Author(s): Vanhala ML, KeinnenKiukaanniemi SM, Kaikkonen KM, Laitinen JH, Korpelainen RI
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Abstract BACKGROUND: Very few studies have evaluated the association between a child's lifestyle factors and their parent's ability to recognise the overweight status of their offspring. The aim of this study was to analyze the factors associated with a parent's ability to recognise their own offspring's overweight status. METHODS: 125 overweight children out of all 1,278 school beginners in Northern Finland were enrolled.Weight and height were measured in health care clinics. Overweight status was defined by BMI according to internationally accepted criteria. A questionnaire to be filled in by parents was delivered by the school nurses. The parents were asked to evaluate their offspring's weight status. The child's eating habits and physical activity patterns were also enquired about. Factor groups of food and physical activity habits were formed by factor analysis. Binary logistic regression was performed using all variables associated with recognition of overweight status in univariate analyses. The significant risk factors in the final model are reported using odds ratios (ORs) and their 95\% confidence intervals (CIs). RESULTS: Fifty-seven percent (69/120) of the parents of the overweight children considered their child as normal weight. Child's BMI was positively associated with parental recognition of overweight (OR 3.59, CI 1.8 to 7.0). Overweight boys were less likely to be recognised than overweight girls (OR 0.14, CI 0.033 to 0.58). Child's healthy diet (OR 0.22, CI 0.091 to 0.54) and high physical activity (OR 0.29, CI 0.11 to 0.79) were inversely related to parental recognition of overweight status. CONCLUSIONS: Child's healthy eating habits and physical activity are inversely related to parental recognition of their offspring's overweight. These should be taken into account when planning prevention and treatment strategies for childhood obesity.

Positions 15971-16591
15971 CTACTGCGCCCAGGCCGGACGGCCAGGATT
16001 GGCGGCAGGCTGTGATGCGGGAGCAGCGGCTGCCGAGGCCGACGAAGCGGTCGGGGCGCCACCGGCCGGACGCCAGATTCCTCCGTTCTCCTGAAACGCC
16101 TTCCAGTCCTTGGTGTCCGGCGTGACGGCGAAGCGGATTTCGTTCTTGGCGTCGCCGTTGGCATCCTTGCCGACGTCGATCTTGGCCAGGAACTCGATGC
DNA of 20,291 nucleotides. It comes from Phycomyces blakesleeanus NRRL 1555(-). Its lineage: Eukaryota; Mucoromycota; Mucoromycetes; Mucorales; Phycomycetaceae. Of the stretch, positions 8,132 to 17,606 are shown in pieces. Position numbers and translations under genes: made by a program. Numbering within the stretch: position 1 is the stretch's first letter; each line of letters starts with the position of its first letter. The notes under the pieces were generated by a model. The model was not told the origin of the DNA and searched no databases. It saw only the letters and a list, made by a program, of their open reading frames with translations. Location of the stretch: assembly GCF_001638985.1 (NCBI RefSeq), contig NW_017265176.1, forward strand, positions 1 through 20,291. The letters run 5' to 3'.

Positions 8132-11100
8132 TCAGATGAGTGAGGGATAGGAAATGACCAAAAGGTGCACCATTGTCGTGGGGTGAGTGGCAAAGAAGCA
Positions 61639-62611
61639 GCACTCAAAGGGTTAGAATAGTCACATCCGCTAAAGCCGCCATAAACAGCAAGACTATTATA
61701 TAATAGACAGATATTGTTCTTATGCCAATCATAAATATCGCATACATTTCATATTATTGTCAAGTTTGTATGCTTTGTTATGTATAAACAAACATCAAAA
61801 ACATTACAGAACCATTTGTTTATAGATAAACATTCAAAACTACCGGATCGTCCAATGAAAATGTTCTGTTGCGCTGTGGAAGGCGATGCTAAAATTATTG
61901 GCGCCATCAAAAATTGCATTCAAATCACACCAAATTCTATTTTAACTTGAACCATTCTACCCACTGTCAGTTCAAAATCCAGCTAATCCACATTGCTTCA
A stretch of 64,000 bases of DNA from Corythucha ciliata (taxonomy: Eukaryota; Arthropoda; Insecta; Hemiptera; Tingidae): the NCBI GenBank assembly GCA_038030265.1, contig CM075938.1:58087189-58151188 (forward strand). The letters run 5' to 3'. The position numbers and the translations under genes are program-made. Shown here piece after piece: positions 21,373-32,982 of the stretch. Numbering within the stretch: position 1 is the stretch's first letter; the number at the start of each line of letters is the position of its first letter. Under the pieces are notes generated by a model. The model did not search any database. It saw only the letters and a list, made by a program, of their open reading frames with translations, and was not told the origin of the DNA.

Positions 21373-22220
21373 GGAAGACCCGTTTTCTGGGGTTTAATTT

This article was published in BMC Public Health
and referenced in Journal of Obesity & Weight Loss Therapy